Quality vs. Quantity: What Sleep Do You Need Most?

Getting your z's in many ways makes you invincible since sleep is essential for your mind and body to operate at full capacity. Research has shown that too little sleep results in more accidents on the road and at home, daytime sleepiness, concentration difficulties, poor job and school performance, increased weight gain, and health issues.

The trouble is in a 24/7 culture, it's difficult to find or have the time get enough sleep. According to the National Sleep Foundation most adults require seven to nine hours of sleep each night to function well the next day. (Infants may sleep as many as 16 hours a day.) However sleep quality seems to be an important factor in determining how well rested you feel—regardless of the number of hours spent in bed. In part, this phenomenon may explain why six hours of quality sleep in some individuals is sufficient while eight or nine hours of sleep for others is not.

Hans Van Dongen, PhD, professor and sleep expert at Washington University in Spokane says that many people don't realize their sleep is inferior until someone else points it out. "It's often a matter of their partner telling them they are restless in bed or they snore all the time—behaviors that compromise sleep quality," Van Dongen explains. "They may never have linked symptoms such as being tired during the day or concentration difficulties to sleep quality problems."

Known demographic risk factors for poor sleep quality include: older age, being female, non-white, having less education and/or low income, and being unmarried. Medical and psychological risk factors include cardiac problems, the use of certain medications, physical inactivity, depression, and anxiety.

Though there is little consensus about the exact definition of poor sleep quality, it's commonly associated with ease of waking, tiredness, sense of balance and coordination, clear headedness, feeling refreshed or restored, mood regulation, and physical feelings on waking. Most experts agree that feelings of tiredness during the day predict poorer sleep quality; alertness predicts the opposite.

Van Dongen blames the culture. "We've decided to use each 24-hour period to the fullest and automatically give up sleep for wakefulness in an attempt to get more done," says the professor adding that almost no one can get the recommended seven to nine hours. "Over time insufficient sleep (due to quality or quantity) ever so slightly chips away at health and we see earlier signs of cardiovascular disease, metabolic syndrome, and shorter life spans."

An average woman aged 30-60 sleeps only six hours and 41 minutes during the workweek and as many as 61 percent of post-menopausal women report insomnia symptoms. In addition, an estimated 40 million American men and women suffer from sleep disorders which affect women more often than men. Sleep apnea—a sleep-related breathing disorder that causes individuals to repeatedly stop breathing during sleep—is one of the most common and affects approximately 18 million Americans, including one in four women over 65.

Another major player in the sleep interference game is shift work which takes place during non-traditional hours and is a way of life for about one in five Americans. Truck drivers, pilots, medical professionals, and factory workers may have challenges falling asleep or getting adequate sleep during the day when light and noise interfere and the impact of that may put lives at stake. Shift workers, in general, report more sleep-related accidents and illnesses. Family and down-time is strained which can also impact sleep quality.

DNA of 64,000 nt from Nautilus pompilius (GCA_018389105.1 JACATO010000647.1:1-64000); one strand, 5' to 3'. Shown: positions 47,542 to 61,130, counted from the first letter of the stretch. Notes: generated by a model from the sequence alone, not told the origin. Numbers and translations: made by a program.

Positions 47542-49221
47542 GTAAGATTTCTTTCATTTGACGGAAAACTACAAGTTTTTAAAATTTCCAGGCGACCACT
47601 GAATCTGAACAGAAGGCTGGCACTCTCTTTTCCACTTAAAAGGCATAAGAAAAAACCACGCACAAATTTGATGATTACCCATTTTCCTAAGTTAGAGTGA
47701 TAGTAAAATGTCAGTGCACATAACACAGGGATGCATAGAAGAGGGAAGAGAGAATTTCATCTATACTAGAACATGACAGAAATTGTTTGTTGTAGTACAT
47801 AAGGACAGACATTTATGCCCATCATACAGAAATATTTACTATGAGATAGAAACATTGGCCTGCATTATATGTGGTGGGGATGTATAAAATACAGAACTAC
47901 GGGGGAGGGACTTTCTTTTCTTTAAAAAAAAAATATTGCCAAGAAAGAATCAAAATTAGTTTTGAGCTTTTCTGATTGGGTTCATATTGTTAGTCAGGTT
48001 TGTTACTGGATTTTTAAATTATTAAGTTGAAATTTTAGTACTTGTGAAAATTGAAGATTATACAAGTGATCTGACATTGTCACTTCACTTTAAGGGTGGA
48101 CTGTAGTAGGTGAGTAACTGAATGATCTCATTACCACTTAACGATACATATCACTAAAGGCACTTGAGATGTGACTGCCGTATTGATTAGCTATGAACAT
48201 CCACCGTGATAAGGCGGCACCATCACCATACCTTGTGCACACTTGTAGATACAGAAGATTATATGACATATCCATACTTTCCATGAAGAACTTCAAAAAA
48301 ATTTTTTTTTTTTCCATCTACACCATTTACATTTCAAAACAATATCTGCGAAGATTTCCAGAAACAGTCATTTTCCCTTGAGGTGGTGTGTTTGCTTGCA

The good news is that new research exploring women's sleep experiences and shift work may lead to specially tailored treatments. Another recent development according to Van Dongen is that today there is recognition that day and night is NOT the same in terms of work. "During the day, eight hours may be a perfectly acceptable amount of time for someone to work in a job that requires full focus for its duration (pilots for example or first responders) but that configuration is not the same if those hours take place during the night," he explains. "Sleep research has resulted in labor managers and federal agencies taking sleep deprivation into account when evaluating regulations so that jobs and work environments are safer. This is a wonderful advance."

To determine whether you might benefit from a sleep evaluation, the National Sleep Foundation suggests asking yourself the following questions:

  • Do you regularly have difficulty getting to sleep or staying asleep?
  • Has anyone ever told you that you snore or gasp for breath when you sleep?
  • Are your legs "active" at night? Do you experience tingling, creeping, itching, pulling, aching or other strange feelings in your legs while sitting or lying down that cause a strong urge to move, walk, or kick your legs for relief?
  • Are you so tired upon waking that you can't function normally during the day?
  • Does sleepiness and fatigue persist for more than two to three weeks?

If you answered yes to any of these questions, discuss having your sleep evaluated with your physician. Keeping a sleep diary and tracking any medications may be recommended before your visits. Sleep disorder specialists report great success in helping their patients—an estimated 85 to 90 percent get a better night's sleep with proper diagnosis and treatment.




Hans Van Dongen PhD research professor
Washington State University

National Sleep Foundation

National Institute of Health